There are three different basic designs of tomahawk, each available in three different lengths and three different color schemes. There is the hammer poll, combat spike, and pry spike.
I've had a number of people ask me about the difference between the combat spike and the pry spike on the tactical tomahawks.
The combat spike is formed by two arcs meeting to make a point. It's designed to easily penetrate but then easily slip out to allow for a follow up shot if needed. It's absolutely vicious in that regard, and is a pure weapon. On the off chance that the opponent survives a wound from the combat spike, it's going to be very difficult to sew up.
The pry spike is formed by two lines meeting to make a point. It is intended to slip into narrow gaps and then lever out. In conjunction with the rounded top of the 'hawk's head, it acts like a roller head pry bar with an ax blade on the other side. The spike is angled in relation to the handle to give good knuckle clearance when prying (one of the alterations made during the prototyping phase). It's still a vicious weapon and withdraws easily to allow for follow up shots.
And a side-by-side look.
And, of course, the hammer poll. Aside from utilitarian tasks, the hammer poll makes a great impact weapon, and the slight hook on the bottom of the poll helps during CQC in catching and re-directing limbs.
The butt of the tang is exposed, giving an extra hammering surface and protecting the end of the Micarta from damage in impact (say if you throw it, which I strongly advise against). The handle widens as it approaches the end and has a swell in width to aid in retention in the hand while swinging. Throwing tomahawks have handles that are the opposite, tapering to the end in order to easily slip out of the hand when thrown. I consider it more important to keep the tomahawk in your hand during usage, especially if it must be employed in the heat of close quarters combat, than to be able to throw it.
The steel of the tomahawks is 4140, a very tough alloy. I've made hammer heads, axes, and dies for my 100 pound ram power hammer from it. It's also what the prototype 'hawks were forged from. It performs very well from a simple heat treatment, and I do my own heat treatment in-house. After the blanks are cut by waterjet, they are normalized three times to refine the grain and make the steel tougher prior to grinding the bevels. After grinding, they are hardened and tempered to the point where they will hold an edge chopping hardwood all day, yet not take undue damage if used for more abusive tasks like cutting into a car. The bevels are also ground with that in mind, able to cut well while still being stout enough to handle more brutal service without failing.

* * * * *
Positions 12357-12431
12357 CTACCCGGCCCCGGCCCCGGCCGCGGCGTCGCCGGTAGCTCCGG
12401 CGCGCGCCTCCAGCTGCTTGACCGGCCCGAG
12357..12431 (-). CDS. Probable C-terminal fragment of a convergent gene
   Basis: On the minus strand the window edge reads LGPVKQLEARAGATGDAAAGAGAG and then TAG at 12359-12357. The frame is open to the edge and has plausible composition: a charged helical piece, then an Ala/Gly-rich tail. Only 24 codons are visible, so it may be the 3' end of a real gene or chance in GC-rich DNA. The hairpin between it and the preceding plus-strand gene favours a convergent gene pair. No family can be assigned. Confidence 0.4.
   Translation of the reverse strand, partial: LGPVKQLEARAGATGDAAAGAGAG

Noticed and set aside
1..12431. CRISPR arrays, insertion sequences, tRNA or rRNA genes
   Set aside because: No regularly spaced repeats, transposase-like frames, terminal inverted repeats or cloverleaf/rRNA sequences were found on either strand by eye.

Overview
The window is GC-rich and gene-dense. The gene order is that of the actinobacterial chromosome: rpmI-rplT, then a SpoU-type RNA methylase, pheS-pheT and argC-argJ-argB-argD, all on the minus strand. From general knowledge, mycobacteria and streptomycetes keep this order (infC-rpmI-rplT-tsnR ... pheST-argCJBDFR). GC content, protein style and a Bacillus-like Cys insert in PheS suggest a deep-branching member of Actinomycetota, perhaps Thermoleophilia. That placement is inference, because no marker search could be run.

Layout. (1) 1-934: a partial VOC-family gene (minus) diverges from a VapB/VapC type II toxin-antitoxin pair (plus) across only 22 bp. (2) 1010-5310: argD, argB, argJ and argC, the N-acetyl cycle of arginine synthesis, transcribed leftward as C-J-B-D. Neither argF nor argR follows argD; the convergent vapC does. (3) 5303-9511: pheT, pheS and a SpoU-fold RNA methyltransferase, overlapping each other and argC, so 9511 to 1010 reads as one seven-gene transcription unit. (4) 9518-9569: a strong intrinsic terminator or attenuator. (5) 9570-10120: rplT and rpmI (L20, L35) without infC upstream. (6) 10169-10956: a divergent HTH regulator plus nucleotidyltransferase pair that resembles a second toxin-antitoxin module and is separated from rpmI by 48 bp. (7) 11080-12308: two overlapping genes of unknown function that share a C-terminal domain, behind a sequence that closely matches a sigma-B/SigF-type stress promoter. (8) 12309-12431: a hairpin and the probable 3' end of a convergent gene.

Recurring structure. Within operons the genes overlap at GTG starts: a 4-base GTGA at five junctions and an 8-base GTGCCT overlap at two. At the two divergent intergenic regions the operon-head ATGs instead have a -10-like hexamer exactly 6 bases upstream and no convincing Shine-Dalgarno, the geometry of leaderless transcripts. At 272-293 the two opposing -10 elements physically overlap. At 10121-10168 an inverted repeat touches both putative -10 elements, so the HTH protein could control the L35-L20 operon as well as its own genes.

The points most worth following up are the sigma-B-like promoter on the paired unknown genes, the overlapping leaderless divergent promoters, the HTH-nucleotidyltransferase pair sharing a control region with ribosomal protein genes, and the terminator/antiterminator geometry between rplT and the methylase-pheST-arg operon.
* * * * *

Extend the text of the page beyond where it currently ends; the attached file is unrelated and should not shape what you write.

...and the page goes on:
The handle slabs are 1/4" thick TeroTuf, a composite material made of resin-impregnated layers of cloth. It's very durable, grippy, and impervious to most chemicals. The slabs are attached with flared stainless steel tube rivets, which are extremely strong and allow attachment points for lanyards, wraps, etc. I no longer use Micarta as I find the TeroTuf lighter, grippier, and tougher.
The coating on the steel is Caswell black oxide. While protective, it will wear during usage.
Some of the photos in this post show older 'hawks with a Durabake finish that I no longer use, as well as Micarta handles. The Caswell black oxide and TeroTuf looks like this:
The steel of the tomahawks is 1/4" thick. The cutting edge is 2 13/16" in a straight line from point to point. The spiked heads are 7 5/16" long and the hammer poll heads are 6 3/16" long.
The three available overall lengths are 12", 15", and 18".
I found that whether the tomahawk had a hammer poll or a spike didn't change the weight much; the length did. The 12" ones are around 25 ounces, the 15"ers are 28-29 ounces, and the 18" ones are around 30 to 31 ounces.
Here are the points of balance for the two different lengths:
Any of the tomahawk designs can be ordered with the inner beard either sharpened or unsharpened. This adds to its fighting effectiveness, especially when hooking extremities. However, it can make it a little more dangerous to handle, and certainly adds to the aggressive looks. If its usages are going to be more benign and around people who may look askance at anything they perceive as a weapon, the unsharpened beard may be a better choice. I have had a customer use his sharpened inner beard to cut branches and vines while hooking them, but it is more intended for folks who may have to use it in a fight as a last-ditch CQC weapon.
The tomahawks can be had in either black, desert tan, or olive drab color schemes.